the transformation of the glass form upon inhaling

the making of ‘still & sparkling’ image courtesy of lasvit

‘inhale lamp’ artistic hand-blown glass D410 x H315mm weight: 3 kg

 

 

blowing glass into the form of a bubble and sucking away the air within was the method in which the ‘inhale lamp’ was produced. traditionally, air is exhaled into the molten material to create the desired shapes.instead, nendo has reversed the process by utilizing negative air pressure in the development of this series of lights.

‘inhale lamp’ sketch

‘press lamp’ artistic hand-blown glass 90 x 450mm (pendant) / 140 x 460mm (floor lamp 01) /140 x 630mm (floor lamp 02) / 140 x 800mm (floor lamp 03)  weight: 2kg (pendant) / 3 kg (floor lamp 01) / 5 kg (floor lamp 02) / 6 kg (floor lamp 03)

the ‘press lamp’ is available in a pendant and floor version. with this design, the glass tubes are pressed as though they have been pinched, with the light source being fitted into the narrowed space that is a result of this procedure. the compression of the glass produces a soft, organic form and imbues each lamp with a singular appearance.

‘press lamp’ details showing the ‘pinched’ glass feature of the lighting design

‘press lamp’ sketch

‘innerblow bench’ artistic hand-blown glass, stainless steel 500 x 500 x 300mm (table) / 1400 x 400 x 300mm (bench) weight: 45 kg (table) / 190 kg (bench)

the ‘innerblow’ and ‘overflow’ designs were commissioned by the carpenters workshop gallery in paris.

‘innerblow’ is influenced by the way glassblowers draw a lamp of molten glass into the tip of a metal pipe and create a form by expanding the glass with their breath, as it is blown downwards. the craftsmen expand the glass in a square mould, leaving it in place rather than removing it, at which point it is then flipped — this framework becomes the table’s legs, while the glass becomes its flat top surface, each design individual from the next.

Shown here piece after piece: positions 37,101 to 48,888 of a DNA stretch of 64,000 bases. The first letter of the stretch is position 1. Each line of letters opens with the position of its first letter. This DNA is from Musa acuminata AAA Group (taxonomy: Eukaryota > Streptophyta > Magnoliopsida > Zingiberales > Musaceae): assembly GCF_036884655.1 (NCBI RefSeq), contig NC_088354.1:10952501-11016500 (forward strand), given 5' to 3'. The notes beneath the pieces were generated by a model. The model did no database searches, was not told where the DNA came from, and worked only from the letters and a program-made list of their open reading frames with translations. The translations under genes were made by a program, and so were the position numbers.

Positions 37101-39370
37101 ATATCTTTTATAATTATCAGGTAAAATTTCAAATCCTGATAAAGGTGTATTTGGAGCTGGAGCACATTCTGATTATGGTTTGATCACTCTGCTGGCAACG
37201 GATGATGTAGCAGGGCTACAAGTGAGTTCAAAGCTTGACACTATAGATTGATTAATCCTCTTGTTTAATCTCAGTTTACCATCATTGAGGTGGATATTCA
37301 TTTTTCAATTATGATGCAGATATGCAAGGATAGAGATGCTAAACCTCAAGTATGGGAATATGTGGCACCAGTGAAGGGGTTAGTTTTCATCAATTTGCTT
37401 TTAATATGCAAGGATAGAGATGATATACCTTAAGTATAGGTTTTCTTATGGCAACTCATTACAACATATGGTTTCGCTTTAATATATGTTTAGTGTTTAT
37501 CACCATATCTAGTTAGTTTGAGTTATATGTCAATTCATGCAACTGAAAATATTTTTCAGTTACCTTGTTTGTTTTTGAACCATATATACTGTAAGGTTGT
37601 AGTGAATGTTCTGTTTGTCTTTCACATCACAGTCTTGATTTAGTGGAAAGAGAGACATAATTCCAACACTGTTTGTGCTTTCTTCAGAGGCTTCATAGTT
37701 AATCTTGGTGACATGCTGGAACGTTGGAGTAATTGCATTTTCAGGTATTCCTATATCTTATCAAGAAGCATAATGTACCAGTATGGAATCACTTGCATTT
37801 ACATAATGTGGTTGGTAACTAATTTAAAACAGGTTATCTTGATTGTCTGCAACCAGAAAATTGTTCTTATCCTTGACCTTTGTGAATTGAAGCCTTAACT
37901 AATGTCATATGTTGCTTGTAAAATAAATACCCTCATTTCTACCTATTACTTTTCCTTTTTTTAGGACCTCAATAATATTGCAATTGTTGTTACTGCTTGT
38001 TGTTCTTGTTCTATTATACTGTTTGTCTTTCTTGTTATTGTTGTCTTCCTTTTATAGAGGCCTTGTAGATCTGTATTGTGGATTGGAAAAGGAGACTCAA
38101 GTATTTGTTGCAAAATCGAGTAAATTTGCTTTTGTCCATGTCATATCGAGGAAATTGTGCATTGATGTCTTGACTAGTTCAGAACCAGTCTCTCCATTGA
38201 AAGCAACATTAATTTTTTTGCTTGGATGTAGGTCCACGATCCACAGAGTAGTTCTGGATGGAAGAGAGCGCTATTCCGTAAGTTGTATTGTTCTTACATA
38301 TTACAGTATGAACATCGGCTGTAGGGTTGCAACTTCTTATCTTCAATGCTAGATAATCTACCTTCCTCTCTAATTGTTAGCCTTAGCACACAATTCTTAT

‘innerblow table’

top view of ‘innerblow table’ variations

‘innerblow table’ sketch

‘overflow tables’ artistic hand-blown glass, stainless steel variable dimensions weight: 2 kg

‘overflow’ takes on its shape when free-flowing glass liquid hardens in place. the masters place plate glass into a frame with one section missing, progressively heating the amorphous material until it becomes molten, and the allowing it to drain from the void in the form. when they permit the glass to harden again, the edge responds to surface tension, resulting in a table whose top resembles a pool of water.

‘overflow table’ sketch

‘x-ray’ vase artistic hand-blown glass with LED light bulbs D470 x H450mm weight: approximately 10 kg

the ‘x-ray’ vase is created through fine-tuning two special characteristics of glass: transparency and reflection. within a larger dome finished with a thin vapor-deposited mirrored coating is a small cluster of similar forms. placing flowers inside creates an optional effect in which the blooms and domes are both hidden and visible.

detail

‘x-ray vase’ sketch